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For sale, as-is, where-is

I've been driving past a rather strange sight on my way to work every day. Finally on Friday I decided to bring my digital camera, pull over on the side of the road, and snap a picture of it. It's a mid '80s Ford EXP, a two seater coupe based on the Escort. Seeing one of those is rare enough. But what really got my attention is the parking job.

Clearly its owner has much more expertise at dealing with getting small Fords out of ditches than I do. I've seen this one moved back to the house a couple of times, so it's not stuck. But it would be if that drainage ditch were any wider!


Tuesday, June 05, 2007


Just plain weird issue with the Dart's turbo

One thing that had held up work on the Dart was that the turbo, advertised as having a divided T4 flange, wouldn't fit the undivided T4 flange I had. So we thought the divided flange must be a little different when it came to bolt pattern.

Wayne tried to attach the GT40 to the new divided flange we'd been setting up today, only to find that this flange didn't fit either. Finally, after a call to ATP, we found out the truth. And sometimes truth doesn't make sense. Although Garrett's own description of the GT4082 says it has a T4 flange, its turbine flange is really a little different from the standard T4. And what's even stranger, the GT4082 is the only GT40 to have this slightly different flange. The rest of them are standard T4 flanges!

So we're hogging the bolt holes on the turbo out to make it fit the flange that Garrett's own spec sheet says it fits. You'd have thought Garrett would have known better. For a company with their reputation, that's pretty bad.


Friday, June 01, 2007


A for profit sanctioning body? I don't like this.

I found on Drag Racing Online that the NHRA has been bought out by an investment group. This bothers me a lot more than the recent news about Chrysler being bought out by an investment group - after all, auto makers are in the business to make money, and my gut feeling about the Chrysler buyout is that their new owners want to make money by making cars and not by parting Chrysler out like a totaled Mustang. But an investment group buying a sanctioning body seems just a bit weird.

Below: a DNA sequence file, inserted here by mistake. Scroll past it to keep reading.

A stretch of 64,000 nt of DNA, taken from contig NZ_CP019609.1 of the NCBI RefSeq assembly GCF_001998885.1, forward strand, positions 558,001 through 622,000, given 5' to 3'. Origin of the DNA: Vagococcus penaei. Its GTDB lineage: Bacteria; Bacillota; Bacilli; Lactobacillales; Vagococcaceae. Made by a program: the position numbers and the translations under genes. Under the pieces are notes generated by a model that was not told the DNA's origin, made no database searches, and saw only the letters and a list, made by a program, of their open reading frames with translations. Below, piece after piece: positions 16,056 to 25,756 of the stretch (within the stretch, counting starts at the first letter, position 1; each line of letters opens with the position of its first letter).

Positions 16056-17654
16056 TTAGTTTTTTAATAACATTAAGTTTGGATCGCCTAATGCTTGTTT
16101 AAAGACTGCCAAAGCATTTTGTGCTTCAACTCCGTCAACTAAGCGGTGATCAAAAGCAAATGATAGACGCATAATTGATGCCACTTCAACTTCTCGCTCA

A sanctioning body is often something by car guys for car guys. Many of these start as car clubs to give their members a place to race and show off, and to draw up rules to keep their events safe. Sometimes money may also come into the equation - NASCAR sort of got started when promoters realized they could fill a horse track with spectators to cheer for their favorite bootleggers - but normally it's about racing.

This seems like a bad idea on several levels. First, there's not much profit in things like Friday night grudge racing - the money is in the pro races. Will this new NHRA pass by the enthusiasts who show up with whatever beat up old G-body they could drag in, in favor of the John Forces of the world?

Second, buying the NHRA includes their dragstrips and the land under them. Are the HD Partners right now looking at Atlanta Dragway and envisioning rows of of cookie cutter vinyl sided, detached and subdivided, mass production homes?

There used to be a drag strip right in my home town of Covington, long ago enough that I don't remember it. Maybe my Dart does. The pavement is still there, but where there used to be fans watching Hemis pound the pavement, now lines of trailers watch commuters head home after a long day's work. I'd hate to see Atlanta Dragway suffer the same fate. Maybe I ought to get a couple pictures of my Dart - or better yet, actual old race cars - staged where the drag strip in Covington used to be, lining up with their drivers staring at an unseen Christmas tree. Too many dragstrips and other race tracks have disappeared, often without even the asphault left behind to mark where they once were. Often they've been victims of everything from rich developer investors to annoying neighbors who move in next to a race track and then decide they don't like to hear the roar of the engines after all. Should have thought before you moved.

And they wonder why too many kids have taken their nitrous-fed wars to the street.